Transcriptional Addiction in Acute Myeloid Leukemia
Project Goal: Validate and mechanistically characterize MEF2D and IRF8 as potential therapeutic targets in pediatric AML
Institution: Dana Farber Cancer Institute, Boston Children’s Hospital, Harvard Medical School
Researchers: Max Pimkin, MD, PhD
Year Awarded: 2019
Type of Childhood Cancer: MLL-Rearranged Acute Myeloid Leukemia (AML)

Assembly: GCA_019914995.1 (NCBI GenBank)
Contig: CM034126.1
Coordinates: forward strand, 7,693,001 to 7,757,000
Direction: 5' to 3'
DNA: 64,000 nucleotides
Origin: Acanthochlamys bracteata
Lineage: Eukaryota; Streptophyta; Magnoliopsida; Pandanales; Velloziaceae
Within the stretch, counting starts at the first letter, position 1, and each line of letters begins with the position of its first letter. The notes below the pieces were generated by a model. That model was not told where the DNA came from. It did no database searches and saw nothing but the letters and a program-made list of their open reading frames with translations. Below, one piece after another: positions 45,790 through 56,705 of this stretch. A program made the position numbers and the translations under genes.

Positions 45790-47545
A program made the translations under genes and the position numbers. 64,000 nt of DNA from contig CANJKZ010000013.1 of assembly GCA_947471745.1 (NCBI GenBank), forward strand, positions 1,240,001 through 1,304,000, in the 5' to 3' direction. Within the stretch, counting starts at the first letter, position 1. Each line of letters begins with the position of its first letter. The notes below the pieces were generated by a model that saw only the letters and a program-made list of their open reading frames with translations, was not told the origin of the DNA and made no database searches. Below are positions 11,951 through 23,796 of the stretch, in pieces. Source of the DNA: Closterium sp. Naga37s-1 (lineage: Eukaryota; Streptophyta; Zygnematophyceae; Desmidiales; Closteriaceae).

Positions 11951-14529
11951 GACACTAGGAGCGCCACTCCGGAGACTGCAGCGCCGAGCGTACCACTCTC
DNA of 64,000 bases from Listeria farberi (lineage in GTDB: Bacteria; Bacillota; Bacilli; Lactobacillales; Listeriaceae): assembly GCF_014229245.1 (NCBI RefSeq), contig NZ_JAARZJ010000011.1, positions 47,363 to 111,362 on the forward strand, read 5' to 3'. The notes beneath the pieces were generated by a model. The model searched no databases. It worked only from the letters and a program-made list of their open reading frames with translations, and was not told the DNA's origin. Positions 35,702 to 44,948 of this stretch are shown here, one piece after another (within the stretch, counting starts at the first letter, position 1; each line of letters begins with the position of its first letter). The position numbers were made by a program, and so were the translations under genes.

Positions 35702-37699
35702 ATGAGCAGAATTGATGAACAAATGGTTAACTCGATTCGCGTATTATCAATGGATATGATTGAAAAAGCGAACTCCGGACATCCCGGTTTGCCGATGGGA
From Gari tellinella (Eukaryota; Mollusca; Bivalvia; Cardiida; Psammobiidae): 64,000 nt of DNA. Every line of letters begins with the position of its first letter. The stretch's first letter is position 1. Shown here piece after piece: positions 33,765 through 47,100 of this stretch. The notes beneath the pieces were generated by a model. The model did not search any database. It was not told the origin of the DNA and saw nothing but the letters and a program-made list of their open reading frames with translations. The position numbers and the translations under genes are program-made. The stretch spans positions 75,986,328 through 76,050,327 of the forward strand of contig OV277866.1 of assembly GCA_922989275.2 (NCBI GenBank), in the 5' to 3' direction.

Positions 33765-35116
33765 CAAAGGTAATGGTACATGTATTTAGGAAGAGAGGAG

MLL-rearranged acute myeloid leukemia (AML) is a subtype of pediatric AML with extremely poor prognosis. In our prior study, we identified the transcription factors MEF2D and IRF8 as strong selective dependencies in MLL-rearranged AML. Importantly, our preliminary data indicates that inhibition of MEF2D does not impair normal blood development. This suggests a potential “Achilles heel” for leukemia-specific therapy with little or no detrimental effects on normal tissues. We propose to investigate the mechanism of transcriptional addiction of MLL-rearranged AML to MEF2D and IRF8 using a combination of genetic, biochemical and systems biology approaches. In addition, we propose to use an engineered chemical degradation system to evaluate the therapeutic potential of MEF2D and IR8 inhibition in a mouse model of human AML. Our study will validate and mechanistically characterize MEF2D and IRF8 as potential therapeutic targets in pediatric AML.